SANTA BARBARA, CA—News-Press Gazette will commence ATSC 3.0 transmission in Santa Barbara Oct. 11, making its KSBB-TV (CD) Class A station one of the first on the West Coast to begin delivering Next-Gen TV over the air.
“We are excited about all of the potential of ATSC 3, but right now we are focused on a higher picture quality and immersive audio,” says Eric Bradley, EVP, Business Development, for the family-owned media company.
While not a member of the Pearl TV station consortium, New-Press Gazette collaborated with the consortium on bringing 3.0 to Santa Barbara, says Bradley. Pearl TV along with NAB played important roles in making the launch possible, he adds.
Besides strong technical leadership from NPG Director of Technical Operations Jim DeChant and the station engineers in Santa Barbara, NPG brings the unique point of view of a relatively small station group to the launch, a valuable element for the industry at large, explains Bradley.
“Anytime you have large markets doing this [launching 3.0], you only have one perspective. You don’t get the perspective of the smaller markets that maybe have different levels of investment that they can handle,” says Bradley. “Sometimes you have to be a little more creative with that, a little more bootstrap. That can cause a little more creativity.”
With the help of Pearl and NAB, the station group has recruited a roster of technology vendors, including GatesAir and ATEME, to assist with the launch. At presstime, NPG’s plans to launch sometime on Oct. 11 remained in place, says DeChant.
When KSBB-TV goes on-air with 3.0 operations, it will transmit its 24/7 local news channel as a Next-Gen TV signal and lighthouse its 1.0 service on a digital subchannel of sister station KEYT, says DeChant.
Rolling out 3.0 service on the KSBB-TV is a genuine Next-Gen TV launch, not a trial, although NPG is committed to making the station available to hardware and software developers of 3.0 technology to test and evaluate product releases, he adds.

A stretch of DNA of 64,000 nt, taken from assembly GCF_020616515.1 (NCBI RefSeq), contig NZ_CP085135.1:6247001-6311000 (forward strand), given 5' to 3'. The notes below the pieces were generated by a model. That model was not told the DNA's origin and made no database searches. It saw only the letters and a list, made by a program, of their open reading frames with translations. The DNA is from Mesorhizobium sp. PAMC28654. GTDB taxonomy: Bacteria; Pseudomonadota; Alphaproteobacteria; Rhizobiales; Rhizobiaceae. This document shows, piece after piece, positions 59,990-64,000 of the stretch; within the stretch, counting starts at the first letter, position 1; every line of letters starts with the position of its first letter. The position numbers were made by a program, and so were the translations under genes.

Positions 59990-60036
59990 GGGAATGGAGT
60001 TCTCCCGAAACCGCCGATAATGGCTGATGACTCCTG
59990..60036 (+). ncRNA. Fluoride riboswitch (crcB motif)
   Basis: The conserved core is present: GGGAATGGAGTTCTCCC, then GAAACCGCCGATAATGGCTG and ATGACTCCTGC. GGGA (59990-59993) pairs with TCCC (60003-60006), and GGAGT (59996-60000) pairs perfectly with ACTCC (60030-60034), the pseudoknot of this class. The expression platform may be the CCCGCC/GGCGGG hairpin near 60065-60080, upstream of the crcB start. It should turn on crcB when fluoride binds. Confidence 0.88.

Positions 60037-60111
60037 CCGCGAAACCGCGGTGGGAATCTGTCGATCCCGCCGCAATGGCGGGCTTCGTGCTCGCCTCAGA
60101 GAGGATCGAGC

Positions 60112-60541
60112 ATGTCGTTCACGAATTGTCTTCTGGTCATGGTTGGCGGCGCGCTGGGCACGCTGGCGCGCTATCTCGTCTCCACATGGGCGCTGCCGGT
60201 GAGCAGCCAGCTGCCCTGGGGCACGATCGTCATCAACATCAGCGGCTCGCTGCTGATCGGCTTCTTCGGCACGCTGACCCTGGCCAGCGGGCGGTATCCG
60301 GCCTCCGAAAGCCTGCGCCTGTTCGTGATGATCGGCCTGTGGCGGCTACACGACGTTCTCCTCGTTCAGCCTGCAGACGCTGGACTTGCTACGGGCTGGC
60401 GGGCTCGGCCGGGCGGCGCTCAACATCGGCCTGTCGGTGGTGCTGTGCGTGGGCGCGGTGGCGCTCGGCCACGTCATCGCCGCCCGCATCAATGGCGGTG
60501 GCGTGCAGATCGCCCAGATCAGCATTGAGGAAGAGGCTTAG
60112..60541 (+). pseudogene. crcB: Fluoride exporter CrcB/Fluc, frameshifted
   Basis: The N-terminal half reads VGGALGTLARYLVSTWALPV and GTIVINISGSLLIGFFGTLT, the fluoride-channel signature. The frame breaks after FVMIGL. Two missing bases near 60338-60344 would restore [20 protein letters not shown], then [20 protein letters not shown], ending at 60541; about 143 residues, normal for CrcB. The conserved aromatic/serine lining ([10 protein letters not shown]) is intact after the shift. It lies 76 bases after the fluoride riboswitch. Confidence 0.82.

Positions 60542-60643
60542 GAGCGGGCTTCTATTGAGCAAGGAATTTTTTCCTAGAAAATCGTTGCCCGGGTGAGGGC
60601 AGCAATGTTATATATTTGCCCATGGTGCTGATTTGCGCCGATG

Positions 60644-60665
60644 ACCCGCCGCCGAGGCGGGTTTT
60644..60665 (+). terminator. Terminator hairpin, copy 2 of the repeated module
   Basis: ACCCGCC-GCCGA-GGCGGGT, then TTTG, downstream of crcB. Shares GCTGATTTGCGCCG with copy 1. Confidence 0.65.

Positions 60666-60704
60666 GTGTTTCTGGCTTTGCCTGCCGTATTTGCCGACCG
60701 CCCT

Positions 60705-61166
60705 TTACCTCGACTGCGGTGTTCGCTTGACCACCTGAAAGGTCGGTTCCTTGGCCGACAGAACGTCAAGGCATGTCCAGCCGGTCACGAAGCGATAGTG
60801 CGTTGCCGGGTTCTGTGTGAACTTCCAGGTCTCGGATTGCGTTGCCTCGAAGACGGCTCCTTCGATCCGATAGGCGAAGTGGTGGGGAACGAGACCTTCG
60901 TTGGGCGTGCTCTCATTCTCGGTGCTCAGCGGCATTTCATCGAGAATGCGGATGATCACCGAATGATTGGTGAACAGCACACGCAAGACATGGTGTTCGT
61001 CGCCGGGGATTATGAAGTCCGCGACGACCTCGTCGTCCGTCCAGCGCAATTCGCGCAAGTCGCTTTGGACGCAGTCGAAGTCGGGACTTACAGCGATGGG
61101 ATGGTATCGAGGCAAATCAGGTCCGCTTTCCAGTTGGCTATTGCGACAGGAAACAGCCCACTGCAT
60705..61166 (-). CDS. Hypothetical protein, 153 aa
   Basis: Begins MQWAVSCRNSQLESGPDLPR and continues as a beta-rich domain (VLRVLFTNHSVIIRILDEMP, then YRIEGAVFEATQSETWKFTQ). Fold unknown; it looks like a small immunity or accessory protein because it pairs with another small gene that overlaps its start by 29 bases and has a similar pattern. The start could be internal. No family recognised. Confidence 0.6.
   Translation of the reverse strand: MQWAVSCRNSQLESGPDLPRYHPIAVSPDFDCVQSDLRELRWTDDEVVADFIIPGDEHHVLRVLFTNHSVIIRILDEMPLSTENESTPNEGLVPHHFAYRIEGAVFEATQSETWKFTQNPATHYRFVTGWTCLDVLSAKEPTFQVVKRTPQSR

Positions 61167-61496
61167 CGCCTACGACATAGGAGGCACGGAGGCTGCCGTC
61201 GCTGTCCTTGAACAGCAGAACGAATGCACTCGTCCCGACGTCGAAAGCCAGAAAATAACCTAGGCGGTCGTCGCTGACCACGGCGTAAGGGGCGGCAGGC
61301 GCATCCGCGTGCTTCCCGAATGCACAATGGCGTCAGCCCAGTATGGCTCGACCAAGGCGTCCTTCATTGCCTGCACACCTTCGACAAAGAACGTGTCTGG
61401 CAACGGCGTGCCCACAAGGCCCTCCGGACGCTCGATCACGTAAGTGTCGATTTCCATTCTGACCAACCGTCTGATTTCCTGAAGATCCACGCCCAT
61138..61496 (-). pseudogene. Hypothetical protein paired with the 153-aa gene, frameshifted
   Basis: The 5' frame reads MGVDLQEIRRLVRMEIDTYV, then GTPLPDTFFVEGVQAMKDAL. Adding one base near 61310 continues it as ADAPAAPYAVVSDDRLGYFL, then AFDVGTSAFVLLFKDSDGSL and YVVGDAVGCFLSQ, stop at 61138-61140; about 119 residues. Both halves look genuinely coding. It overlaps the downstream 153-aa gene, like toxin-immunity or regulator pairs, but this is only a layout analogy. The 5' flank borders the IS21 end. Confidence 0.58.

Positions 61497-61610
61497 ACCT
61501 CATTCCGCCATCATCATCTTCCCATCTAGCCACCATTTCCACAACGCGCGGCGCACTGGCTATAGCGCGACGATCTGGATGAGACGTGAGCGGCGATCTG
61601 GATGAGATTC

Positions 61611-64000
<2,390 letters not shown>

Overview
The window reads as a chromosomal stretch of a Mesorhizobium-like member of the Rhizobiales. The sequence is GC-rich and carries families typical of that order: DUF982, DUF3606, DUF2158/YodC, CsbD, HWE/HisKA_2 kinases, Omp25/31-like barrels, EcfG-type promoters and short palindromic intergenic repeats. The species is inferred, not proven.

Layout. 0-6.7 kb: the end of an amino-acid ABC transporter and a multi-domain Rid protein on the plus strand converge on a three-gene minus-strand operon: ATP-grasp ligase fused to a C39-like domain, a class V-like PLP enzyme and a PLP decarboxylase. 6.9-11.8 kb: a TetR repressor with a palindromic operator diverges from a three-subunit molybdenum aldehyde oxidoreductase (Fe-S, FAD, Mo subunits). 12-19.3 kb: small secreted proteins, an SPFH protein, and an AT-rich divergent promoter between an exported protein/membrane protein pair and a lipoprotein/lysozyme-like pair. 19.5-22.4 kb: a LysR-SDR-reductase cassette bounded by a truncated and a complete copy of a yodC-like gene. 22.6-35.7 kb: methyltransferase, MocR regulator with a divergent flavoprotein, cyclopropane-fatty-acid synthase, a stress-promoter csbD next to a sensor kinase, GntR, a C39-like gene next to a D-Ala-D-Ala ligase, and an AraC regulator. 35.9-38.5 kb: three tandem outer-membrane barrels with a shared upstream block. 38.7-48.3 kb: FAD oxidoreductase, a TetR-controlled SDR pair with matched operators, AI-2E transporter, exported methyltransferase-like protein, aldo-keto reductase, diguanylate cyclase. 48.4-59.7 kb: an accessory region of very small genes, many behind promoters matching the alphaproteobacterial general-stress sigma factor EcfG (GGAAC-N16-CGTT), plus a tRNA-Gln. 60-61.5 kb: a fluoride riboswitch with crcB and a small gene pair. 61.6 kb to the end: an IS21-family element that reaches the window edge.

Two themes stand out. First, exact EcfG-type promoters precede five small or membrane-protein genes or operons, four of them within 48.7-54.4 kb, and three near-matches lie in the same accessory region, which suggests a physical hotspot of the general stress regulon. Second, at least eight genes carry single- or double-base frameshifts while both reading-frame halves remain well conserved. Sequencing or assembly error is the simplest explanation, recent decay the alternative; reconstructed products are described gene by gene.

ATSC 3.0’s support for advanced emergency messaging in the form of AWARN also helped NPG make the decision to launch Next-Gen TV, says Bradley.
“In December with those fires, the largest wildfires at the time in the history of California, and then the mudslides that followed, this community faced real dangers,” he says. ““We put every effort into informing that community. So if we can use this technology to be more efficient at that, that’s a wonderful thing.”
While viewers aren’t yet in a position to receive the 3.0 signal, consumer electronics vendors, such as Sony, Samsung and LG, are making prototype 3.0 televisions available to NPG to evaluate the Next-Gen TV performance of KSBB-TV.
Although the 3.0 launch in Santa Barbara is a first for NPG, it won’t be the last, says Bradley. While there is no timetable for a wider group launch at the moment, the KSBB-TV launch will provide the station group with valuable lessons that one day can help its other stations launch 3.0 operations, he says.
“This is an exciting time for the industry, our family and the community because they are going to be part of the future of broadcast,” he adds.
(Editor’s note: Pacific Northwest broadcaster WatchTV was granted an FCC experimental license in February 2017 to transmit Next-Gen TV from its Class A stations in Portland, Ore.)
For a comprehensive list of TV Technology’s ATSC 3.0 coverage, see our ATSC3 silo.